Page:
Ace off-spinner Harbhajan Singh on Saturday apologised to the Sikh community for "hurting" their emotions by keeping his hair open in an advertisement.
Harbhajan, who was pulled up by the Shiromani Gurudwara Prabandhak Committee, the apex religious body of Sikhs, said he respects the emotions of the people of his community and did not do it intentionally.
"If my action has hurt the Sikh community, then I feel sorry for it. I will take note of it (in future)," Harbhajan said.
The SGPC on Friday demanded an apology from the ace spinner, saying Sikhs are prohibited from keeping their hair open.
"Harbhajan Singh should apologise for appearing in the advertisement if he considers himself to be a Sikh. Our religion prohibits keeping one's hair open. We also strongly object to his appearing in the advertisement in this fashion," SGPC president Avtar Singh had said.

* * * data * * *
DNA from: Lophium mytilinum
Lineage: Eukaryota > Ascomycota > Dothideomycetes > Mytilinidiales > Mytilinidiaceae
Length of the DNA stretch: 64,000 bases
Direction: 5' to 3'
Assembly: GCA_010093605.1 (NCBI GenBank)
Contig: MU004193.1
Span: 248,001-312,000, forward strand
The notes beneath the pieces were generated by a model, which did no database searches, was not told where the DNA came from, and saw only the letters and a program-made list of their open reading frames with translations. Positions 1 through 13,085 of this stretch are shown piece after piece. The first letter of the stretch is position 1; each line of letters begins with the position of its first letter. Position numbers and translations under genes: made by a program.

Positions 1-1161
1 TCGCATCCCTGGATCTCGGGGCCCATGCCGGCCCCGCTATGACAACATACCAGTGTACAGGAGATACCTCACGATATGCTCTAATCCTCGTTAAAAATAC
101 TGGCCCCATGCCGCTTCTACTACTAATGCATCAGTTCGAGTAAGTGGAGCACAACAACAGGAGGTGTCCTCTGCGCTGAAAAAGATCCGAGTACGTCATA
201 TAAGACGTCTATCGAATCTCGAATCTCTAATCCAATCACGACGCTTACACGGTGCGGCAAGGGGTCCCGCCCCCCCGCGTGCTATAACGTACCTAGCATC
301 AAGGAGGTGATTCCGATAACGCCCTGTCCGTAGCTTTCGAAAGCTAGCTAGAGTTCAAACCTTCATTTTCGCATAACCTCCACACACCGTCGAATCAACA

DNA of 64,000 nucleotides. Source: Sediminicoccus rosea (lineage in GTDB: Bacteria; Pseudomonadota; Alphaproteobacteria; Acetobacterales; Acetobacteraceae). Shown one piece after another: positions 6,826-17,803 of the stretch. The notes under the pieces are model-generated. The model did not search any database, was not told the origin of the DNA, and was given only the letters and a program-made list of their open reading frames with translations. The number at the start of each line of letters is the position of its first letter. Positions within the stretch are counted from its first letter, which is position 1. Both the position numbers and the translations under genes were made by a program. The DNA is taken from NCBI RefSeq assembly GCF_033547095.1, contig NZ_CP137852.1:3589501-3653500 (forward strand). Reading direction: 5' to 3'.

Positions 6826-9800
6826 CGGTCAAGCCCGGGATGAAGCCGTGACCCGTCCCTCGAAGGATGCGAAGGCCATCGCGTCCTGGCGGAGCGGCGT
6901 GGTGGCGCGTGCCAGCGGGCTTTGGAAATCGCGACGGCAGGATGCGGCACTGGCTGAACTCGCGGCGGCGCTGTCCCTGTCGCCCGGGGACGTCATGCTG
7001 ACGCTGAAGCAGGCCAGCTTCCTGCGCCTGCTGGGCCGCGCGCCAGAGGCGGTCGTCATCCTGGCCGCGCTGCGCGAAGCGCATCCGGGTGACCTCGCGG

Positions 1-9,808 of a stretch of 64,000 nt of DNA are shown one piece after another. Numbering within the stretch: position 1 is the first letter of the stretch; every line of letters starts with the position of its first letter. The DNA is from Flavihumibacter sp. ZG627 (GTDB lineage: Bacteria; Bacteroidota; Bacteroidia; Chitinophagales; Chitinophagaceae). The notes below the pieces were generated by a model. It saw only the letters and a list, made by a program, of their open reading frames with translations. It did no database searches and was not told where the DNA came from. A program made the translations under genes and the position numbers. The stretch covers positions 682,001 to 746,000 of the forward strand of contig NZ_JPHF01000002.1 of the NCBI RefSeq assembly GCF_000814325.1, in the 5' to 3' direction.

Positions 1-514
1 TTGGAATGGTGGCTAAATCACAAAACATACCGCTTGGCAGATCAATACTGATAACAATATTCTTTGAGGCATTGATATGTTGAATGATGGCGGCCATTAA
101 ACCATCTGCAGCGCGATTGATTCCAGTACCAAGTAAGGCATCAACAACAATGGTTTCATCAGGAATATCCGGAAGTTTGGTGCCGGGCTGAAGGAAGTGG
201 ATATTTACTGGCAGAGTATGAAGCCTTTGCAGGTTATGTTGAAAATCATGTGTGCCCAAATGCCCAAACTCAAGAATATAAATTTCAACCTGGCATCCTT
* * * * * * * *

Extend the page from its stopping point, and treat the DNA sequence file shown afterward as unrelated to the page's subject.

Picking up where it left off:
However, Harbhajan on Saturday slammed the SGPC for raising the issue in the media.
"It's bad that the SGPC took up the issue in media. If they had any problem, they should have called me like a son and told me. But their action was wrong," he said.
Harbhajan said he had no idea that his photo-shoot in this fashion for an advertisement would become so big an issue.
"I respect the emotions of Sikhs and I never knew it would snowball into such a big issue."
The SGPC head had said they would seek an apology from the (liquor) company that had released the advertisement, also figuring other popular cricket stars Yuvraj Singh and Mahinder Singh Dhoni along with the spinner.
Avtar Singh had said that Harbhajan should learn something from English spinner Monty Panesar, who despite being brought up abroad and playing for England promotes Sikhism.
However, Harbhajan said there are thousands of Sikhs who had even cut their hair and are occupying highest posts in public life, but nobody pointed fingers at them.
"They compare me with Panesar, which is wrong. Comparisons should not be made in the first place, but if they have to, why SGPC does not compare me with Yuvraj Singh and Gurdas Mann (both Sikhs who have trimmed their hair)," he said.